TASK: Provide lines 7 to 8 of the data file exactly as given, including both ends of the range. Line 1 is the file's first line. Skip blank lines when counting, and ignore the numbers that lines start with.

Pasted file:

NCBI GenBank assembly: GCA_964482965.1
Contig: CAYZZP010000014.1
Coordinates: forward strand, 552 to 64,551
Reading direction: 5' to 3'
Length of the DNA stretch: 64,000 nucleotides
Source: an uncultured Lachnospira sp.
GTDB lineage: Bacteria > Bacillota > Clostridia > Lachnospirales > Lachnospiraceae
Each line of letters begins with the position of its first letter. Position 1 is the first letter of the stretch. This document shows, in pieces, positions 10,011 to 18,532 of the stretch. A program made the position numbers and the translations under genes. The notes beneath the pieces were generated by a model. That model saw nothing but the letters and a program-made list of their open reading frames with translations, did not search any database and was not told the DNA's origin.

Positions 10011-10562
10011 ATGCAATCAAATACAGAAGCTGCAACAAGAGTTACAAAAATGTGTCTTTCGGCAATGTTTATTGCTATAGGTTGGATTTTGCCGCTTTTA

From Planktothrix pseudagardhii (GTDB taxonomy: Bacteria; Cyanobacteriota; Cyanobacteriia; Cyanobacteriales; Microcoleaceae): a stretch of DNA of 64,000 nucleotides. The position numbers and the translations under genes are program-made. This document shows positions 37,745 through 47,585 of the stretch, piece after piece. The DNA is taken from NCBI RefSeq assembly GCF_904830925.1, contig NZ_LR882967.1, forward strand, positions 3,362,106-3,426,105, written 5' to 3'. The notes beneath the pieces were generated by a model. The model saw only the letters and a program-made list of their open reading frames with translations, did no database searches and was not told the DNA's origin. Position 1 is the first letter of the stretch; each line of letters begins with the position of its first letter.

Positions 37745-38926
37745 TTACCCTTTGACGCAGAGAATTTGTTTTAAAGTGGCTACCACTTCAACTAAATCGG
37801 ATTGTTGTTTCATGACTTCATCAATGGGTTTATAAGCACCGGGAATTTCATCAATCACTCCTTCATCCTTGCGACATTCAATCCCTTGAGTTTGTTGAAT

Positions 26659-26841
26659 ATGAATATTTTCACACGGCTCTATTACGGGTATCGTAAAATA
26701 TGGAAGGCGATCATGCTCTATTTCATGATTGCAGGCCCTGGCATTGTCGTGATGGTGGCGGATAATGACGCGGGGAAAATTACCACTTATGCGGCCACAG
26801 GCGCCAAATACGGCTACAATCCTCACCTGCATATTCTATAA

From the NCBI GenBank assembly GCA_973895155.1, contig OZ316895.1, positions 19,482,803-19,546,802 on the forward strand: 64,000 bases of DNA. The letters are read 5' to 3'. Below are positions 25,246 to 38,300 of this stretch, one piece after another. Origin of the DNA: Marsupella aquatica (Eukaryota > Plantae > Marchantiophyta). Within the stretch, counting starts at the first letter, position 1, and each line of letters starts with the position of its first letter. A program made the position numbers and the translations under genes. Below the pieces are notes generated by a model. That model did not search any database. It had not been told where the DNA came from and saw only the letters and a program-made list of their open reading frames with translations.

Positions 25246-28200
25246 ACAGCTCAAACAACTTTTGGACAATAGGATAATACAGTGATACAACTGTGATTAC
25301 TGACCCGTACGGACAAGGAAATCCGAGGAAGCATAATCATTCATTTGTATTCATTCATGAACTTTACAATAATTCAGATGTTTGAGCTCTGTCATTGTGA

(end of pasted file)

GTDB lineage: Bacteria > Bacillota > Clostridia > Lachnospirales > Lachnospiraceae
Each line of letters begins with the position of its first letter. Position 1 is the first letter of the stretch. This document shows, in pieces, positions 10,011 to 18,532 of the stretch. A program made the position numbers and the translations under genes. The notes beneath the pieces were generated by a model. That model saw nothing but the letters and a program-made list of their open reading frames with translations, did not search any database and was not told the DNA's origin.